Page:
Bedros was once a high flyer at court, a favorite of the king. All that came to an end when he saved the life of a man he considered an enemy, but who was unjustly accused by the court of high crimes. As punishment he was banished to Castle Rehm, at the furthest reaches of the kingdom. Bedros has nonetheless made a life he's happy with, taking care of the people and keeping the peace. While he knows he's out of favor with the court, it's still a bit of a surprise when word reaches the castle that the king's soldiers are on their way to slaughter the villagers and the residents of the castle, and blame it on the neighboring kingdom to provoke a war. The bigger surprise is that the messenger is none other than the man who Bedros saved, causing his downfall.
“The Castellan” is a fast-paced story that quickly becomes quite a page-turner. The action takes off almost from the first chapter and doesn't really let up until the end. While a lot happens over the course of the story, the drama between Bedros and the man he once considered his nemesis never really materializes. On the whole the relationship between the two men is a lot more adult than one might usually expect from these kinds of stories.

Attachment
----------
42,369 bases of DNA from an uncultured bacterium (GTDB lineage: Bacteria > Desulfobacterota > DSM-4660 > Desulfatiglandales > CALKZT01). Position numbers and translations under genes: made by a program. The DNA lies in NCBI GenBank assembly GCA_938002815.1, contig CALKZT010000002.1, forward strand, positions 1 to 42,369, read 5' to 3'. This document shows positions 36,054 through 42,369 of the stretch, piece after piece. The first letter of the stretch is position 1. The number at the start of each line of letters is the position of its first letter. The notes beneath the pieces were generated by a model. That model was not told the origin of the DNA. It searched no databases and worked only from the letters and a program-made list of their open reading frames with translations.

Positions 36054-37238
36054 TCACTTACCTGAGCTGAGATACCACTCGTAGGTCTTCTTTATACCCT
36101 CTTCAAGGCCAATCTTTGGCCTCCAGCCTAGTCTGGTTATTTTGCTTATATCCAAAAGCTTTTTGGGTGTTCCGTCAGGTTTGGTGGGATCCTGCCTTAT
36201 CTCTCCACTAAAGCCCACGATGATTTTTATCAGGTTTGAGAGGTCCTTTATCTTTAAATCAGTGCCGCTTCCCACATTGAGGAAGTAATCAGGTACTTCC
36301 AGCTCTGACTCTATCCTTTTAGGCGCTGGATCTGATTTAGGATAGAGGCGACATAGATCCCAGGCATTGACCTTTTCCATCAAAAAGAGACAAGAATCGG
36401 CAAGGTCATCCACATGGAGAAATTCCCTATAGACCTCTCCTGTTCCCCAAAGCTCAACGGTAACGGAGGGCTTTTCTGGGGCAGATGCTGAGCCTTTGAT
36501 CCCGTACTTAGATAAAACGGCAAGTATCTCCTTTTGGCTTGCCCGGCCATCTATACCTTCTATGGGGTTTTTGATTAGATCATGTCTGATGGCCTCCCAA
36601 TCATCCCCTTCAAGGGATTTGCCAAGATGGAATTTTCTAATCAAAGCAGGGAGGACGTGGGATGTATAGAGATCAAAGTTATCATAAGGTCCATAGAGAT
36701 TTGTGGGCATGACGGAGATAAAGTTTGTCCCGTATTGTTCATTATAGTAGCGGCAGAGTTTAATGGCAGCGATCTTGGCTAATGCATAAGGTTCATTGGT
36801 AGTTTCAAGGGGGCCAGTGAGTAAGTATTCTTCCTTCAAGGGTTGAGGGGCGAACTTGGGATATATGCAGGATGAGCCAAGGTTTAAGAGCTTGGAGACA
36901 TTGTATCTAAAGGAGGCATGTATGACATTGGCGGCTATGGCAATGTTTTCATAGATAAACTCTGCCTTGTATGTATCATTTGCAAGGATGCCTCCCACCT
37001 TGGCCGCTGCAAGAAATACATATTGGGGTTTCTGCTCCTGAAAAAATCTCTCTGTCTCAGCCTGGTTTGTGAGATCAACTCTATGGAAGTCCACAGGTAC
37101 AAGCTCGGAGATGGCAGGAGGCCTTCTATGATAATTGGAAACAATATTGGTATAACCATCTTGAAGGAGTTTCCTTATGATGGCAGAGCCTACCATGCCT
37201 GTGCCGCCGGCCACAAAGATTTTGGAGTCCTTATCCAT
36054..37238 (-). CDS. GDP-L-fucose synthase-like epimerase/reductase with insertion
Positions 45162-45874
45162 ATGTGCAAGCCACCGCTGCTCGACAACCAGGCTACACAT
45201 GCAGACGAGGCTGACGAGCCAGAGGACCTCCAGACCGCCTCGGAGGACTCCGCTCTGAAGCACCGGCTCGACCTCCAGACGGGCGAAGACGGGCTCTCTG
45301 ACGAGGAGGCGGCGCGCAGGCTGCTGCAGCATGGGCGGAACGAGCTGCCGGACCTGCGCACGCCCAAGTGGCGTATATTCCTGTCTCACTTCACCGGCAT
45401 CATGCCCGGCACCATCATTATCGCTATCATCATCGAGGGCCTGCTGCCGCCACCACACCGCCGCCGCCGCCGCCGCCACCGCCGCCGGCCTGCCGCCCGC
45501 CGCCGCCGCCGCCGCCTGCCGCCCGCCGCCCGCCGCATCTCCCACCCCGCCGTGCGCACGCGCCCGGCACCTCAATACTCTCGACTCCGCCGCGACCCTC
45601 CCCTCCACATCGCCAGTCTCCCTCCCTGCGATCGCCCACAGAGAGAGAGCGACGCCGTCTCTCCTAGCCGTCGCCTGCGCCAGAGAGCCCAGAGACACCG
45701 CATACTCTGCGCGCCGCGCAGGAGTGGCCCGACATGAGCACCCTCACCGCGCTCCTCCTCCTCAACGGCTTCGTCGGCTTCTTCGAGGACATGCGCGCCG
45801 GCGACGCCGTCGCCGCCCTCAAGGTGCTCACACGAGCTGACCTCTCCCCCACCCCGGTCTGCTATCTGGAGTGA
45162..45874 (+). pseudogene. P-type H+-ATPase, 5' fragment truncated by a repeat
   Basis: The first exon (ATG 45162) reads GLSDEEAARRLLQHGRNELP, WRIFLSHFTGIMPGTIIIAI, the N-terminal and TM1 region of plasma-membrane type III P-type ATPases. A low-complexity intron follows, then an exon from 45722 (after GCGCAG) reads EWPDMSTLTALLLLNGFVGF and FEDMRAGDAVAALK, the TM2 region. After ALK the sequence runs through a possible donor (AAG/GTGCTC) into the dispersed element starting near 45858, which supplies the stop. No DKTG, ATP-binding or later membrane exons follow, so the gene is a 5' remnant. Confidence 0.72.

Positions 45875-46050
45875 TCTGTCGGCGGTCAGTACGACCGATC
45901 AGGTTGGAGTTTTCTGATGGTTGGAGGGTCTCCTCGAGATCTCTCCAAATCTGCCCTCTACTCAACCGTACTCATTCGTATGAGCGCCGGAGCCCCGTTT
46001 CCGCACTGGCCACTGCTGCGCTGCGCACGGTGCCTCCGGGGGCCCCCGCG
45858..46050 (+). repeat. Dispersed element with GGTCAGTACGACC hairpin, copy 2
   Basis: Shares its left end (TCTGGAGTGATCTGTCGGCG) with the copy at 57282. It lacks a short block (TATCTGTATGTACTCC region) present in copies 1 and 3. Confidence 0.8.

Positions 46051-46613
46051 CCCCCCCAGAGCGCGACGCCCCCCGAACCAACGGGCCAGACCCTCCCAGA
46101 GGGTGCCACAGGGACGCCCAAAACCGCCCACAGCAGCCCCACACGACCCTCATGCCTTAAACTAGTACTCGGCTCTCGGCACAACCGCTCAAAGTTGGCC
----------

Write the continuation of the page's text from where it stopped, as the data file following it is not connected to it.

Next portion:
Bedros was introduced in the previous book, The Succubus, but we really didn't get to know him all that well. You probably should read the previous book before this one, but if you haven't you won't be missing much. This story focuses on two different characters, Bedros and his one-time enemy Warren. We got the impression from the first story that Bedros has a rather relaxed attitude and doesn't stand on ceremony much, although he still knows how to respect the customs of the court when necessary. That view of him is very much reinforced in this book.
The story is told entirely from Bedros' point of view, so we get to know Warren through him. He seems to be more like Bedros than the man might have imagined, and there's clearly been an attraction there even though Bedros had been convinced to treat Warren as an enemy.
This second installment of the Castle Rehm series feels a lot better constructed that the first book. The relationship between Bedros and Warren has a little more drama to it, although not quite what the blurb promises, and there are no loose ends left at the end.